Hillary Lamb has owned her Houston condo since 2005, when her youngest son's father paid for the house in cash in her name. But it's no longer her property.
The more Lamb tried to keep up with the monthly $184 Home Owners Association maintenance fee, the more it seemed to swallow her like quicksand.
"You're trying to get a grip, but you can't grip nothing," Lamb said.
The HOA's payment ledger shows Lamb was trying to pay. In fact, by April of last year, her balance was zero. But she fell behind again.
In September of last year, Lamb got a letter from the Butler/Hailey Law Firm that represents Wildflower Green Homeowners Association. The letter said Lamb’s delinquent payments have caused legal fees to incur. She needs to pay $921 or face foreclosure.
In October, the ledger showed Lamb paid $368, the amount she owed for the two months she fell behind in her HOA fees.
In a November 2010 letter, the law firm warned Lamb to pay the outstanding legal fees or lose her home.
On Dec. 1, Lamb paid $552 to the homeowners' association.
"And a person who worked for the HOA then told her we're square you have now paid all of your dues," Nodler said. "The only thing you owe now are the attorney fees."
But Lamb did not pay those legal fees.
On Dec. 11, the home she once owned was sold at the county foreclosure auction. Nodler said the HOA and its law firm had the legal right to take her home.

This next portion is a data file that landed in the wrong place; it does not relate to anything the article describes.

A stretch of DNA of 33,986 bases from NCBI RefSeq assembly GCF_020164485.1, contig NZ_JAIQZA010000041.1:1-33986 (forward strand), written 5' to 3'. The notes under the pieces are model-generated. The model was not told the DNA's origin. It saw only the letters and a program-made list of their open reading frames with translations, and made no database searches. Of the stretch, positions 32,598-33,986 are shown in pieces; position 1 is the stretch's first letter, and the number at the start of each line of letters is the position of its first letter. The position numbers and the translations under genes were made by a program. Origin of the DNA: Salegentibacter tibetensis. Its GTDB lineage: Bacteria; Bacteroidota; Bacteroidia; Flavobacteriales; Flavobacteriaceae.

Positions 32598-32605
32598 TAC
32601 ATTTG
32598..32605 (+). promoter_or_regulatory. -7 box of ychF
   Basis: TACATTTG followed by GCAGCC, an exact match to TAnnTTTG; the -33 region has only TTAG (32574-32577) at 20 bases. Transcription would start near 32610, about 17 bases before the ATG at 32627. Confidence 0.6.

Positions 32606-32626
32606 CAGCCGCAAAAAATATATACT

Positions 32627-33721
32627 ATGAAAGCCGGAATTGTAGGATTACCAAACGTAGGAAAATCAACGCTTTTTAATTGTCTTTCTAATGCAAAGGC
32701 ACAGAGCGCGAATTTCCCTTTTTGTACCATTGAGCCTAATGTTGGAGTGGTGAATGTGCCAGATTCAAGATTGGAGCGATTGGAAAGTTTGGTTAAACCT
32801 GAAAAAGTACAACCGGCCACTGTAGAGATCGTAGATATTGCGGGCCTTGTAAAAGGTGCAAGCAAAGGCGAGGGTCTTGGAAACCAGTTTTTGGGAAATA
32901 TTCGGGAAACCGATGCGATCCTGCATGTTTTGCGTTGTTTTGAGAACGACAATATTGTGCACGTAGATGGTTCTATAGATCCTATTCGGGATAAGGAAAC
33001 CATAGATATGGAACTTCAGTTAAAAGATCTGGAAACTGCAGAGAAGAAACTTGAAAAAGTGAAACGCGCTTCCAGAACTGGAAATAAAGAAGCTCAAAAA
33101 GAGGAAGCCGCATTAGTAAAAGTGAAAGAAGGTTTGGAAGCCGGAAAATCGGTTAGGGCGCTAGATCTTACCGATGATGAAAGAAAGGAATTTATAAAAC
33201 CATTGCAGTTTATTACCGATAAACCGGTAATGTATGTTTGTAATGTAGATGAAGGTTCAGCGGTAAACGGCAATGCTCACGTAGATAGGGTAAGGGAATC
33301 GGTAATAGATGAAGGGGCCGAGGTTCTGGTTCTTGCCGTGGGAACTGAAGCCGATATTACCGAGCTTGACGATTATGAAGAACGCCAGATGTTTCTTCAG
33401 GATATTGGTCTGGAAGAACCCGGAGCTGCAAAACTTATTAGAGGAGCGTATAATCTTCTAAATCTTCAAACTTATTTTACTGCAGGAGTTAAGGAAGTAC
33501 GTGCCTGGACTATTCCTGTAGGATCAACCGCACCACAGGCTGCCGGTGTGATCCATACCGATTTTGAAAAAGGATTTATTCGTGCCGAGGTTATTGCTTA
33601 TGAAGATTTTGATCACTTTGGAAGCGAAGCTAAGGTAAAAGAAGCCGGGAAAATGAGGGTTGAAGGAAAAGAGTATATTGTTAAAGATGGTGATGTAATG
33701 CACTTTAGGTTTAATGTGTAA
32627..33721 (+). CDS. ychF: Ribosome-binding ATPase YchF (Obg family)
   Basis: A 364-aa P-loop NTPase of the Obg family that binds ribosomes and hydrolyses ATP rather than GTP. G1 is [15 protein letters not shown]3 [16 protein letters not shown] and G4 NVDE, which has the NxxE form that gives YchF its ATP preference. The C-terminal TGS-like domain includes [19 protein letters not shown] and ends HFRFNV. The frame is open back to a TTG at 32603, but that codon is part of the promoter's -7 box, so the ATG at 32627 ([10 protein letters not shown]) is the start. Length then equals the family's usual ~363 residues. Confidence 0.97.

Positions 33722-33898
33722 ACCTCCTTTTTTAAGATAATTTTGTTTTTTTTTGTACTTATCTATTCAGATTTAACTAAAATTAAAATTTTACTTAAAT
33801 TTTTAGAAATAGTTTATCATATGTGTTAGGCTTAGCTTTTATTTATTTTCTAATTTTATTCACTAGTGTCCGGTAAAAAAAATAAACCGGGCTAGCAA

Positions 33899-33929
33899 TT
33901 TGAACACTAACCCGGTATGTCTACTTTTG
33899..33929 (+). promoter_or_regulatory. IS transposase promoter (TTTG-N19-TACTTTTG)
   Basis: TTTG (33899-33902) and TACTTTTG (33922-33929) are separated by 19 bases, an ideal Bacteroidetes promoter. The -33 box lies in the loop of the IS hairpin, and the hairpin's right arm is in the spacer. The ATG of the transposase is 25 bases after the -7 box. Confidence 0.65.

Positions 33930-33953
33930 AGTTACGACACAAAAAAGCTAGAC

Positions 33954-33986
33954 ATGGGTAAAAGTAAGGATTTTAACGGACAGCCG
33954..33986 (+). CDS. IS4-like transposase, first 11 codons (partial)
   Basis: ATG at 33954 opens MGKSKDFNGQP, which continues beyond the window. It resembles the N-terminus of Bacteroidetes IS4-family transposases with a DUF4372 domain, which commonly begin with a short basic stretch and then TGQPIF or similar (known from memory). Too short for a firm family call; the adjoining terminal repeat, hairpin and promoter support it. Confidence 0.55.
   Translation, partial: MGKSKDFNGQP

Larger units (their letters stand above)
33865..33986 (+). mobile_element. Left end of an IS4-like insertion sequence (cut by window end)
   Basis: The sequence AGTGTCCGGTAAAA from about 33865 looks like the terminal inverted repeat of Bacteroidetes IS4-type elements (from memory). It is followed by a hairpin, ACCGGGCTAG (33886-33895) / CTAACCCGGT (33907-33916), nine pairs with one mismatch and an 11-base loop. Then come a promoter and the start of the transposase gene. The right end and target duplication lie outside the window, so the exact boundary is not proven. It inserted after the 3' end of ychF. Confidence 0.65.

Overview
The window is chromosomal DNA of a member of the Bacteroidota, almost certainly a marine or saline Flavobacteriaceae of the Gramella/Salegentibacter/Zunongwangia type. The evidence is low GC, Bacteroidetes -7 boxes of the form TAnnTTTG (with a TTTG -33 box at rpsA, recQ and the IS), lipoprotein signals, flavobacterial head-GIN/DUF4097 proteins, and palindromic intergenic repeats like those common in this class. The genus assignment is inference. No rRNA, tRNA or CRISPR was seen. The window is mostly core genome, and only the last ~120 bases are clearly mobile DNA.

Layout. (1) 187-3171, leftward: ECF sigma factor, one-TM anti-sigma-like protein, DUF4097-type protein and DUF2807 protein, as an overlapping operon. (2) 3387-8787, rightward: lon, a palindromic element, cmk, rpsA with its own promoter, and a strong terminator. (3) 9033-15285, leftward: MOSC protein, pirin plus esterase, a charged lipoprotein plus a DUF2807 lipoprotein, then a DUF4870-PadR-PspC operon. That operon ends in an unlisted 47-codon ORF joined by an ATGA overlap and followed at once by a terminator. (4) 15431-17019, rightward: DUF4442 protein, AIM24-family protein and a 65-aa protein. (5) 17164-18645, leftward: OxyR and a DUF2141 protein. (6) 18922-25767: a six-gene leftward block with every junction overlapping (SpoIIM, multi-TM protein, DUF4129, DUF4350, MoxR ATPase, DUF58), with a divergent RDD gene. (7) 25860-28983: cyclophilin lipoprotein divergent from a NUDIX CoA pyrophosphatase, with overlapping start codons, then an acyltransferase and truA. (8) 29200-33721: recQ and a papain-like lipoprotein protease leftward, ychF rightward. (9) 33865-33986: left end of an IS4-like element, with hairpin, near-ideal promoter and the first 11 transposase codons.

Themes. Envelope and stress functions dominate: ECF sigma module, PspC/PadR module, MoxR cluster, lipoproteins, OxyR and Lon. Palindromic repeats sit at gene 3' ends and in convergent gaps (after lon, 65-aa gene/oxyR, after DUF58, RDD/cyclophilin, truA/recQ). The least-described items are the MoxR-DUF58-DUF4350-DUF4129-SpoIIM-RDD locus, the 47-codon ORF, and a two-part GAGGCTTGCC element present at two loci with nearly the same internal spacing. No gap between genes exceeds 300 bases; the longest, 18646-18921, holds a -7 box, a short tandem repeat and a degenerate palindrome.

It all started when Lamb was late in paying monthly maintenance fees to her homeowners' association.
Lamb's been living paycheck to paycheck. She has worked at Wendy’s for 13 years. Unexpected things, like her 13-year-old son's football injury, have strained her finances.
Losing the home she once owned has left her confused and embarrassed.
"I was embarrassed," Lamb said. "Cause people are going to look at it like she's working and she couldn't even pay her bills, but they’re not knowing the background of the situation."
"Sometimes life gets in the way and people fall behind in their bills," said Greg Nodler, Lamb’s attorney.
"It's just that the law allowed a very bad result, where someone lost a house that she owned outright for less than a $1,000 in legal fees,” Nodler said.
By law, Lamb has 180 days to buy back her house, but she still needs a few thousand dollars to make that happen.